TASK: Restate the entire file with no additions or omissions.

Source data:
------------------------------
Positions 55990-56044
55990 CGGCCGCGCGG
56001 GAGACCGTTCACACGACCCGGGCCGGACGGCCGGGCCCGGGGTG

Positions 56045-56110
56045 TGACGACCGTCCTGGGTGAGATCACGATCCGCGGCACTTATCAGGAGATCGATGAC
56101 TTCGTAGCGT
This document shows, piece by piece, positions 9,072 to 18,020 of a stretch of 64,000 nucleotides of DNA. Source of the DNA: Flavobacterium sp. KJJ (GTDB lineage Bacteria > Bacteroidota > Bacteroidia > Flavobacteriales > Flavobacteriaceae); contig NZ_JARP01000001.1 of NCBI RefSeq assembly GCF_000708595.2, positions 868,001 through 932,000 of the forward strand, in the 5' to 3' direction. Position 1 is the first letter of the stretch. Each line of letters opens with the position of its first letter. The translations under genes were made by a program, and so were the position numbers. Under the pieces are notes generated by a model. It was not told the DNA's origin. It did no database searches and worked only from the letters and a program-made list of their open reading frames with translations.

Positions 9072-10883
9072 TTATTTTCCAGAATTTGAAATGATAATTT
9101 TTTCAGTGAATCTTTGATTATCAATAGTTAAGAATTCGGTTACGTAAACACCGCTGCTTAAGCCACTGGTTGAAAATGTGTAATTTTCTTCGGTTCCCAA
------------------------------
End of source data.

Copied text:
Positions 55990-56044
55990 CGGCCGCGCGG
56001 GAGACCGTTCACACGACCCGGGCCGGACGGCCGGGCCCGGGGTG

Positions 56045-56110
56045 TGACGACCGTCCTGGGTGAGATCACGATCCGCGGCACTTATCAGGAGATCGATGAC
56101 TTCGTAGCGT
This document shows, piece by piece, positions 9,072 to 18,020 of a stretch of 64,000 nucleotides of DNA. Source of the DNA: Flavobacterium sp. KJJ (GTDB lineage Bacteria > Bacteroidota > Bacteroidia > Flavobacteriales > Flavobacteriaceae); contig NZ_JARP01000001.1 of NCBI RefSeq assembly GCF_000708595.2, positions 868,001 through 932,000 of the forward strand, in the 5' to 3' direction. Position 1 is the first letter of the stretch. Each line of letters opens with the position of its first letter. The translations under genes were made by a program, and so were the position numbers. Under the pieces are notes generated by a model. It was not told the DNA's origin. It did no database searches and worked only from the letters and a program-made list of their open reading frames with translations.

Positions 9072-10883
9072 TTATTTTCCAGAATTTGAAATGATAATTT
9101 TTTCAGTGAATCTTTGATTATCAATAGTTAAGAATTCGGTTACGTAAACACCGCTGCTTAAGCCACTGGTTGAAAATGTGTAATTTTCTTCGGTTCCCAA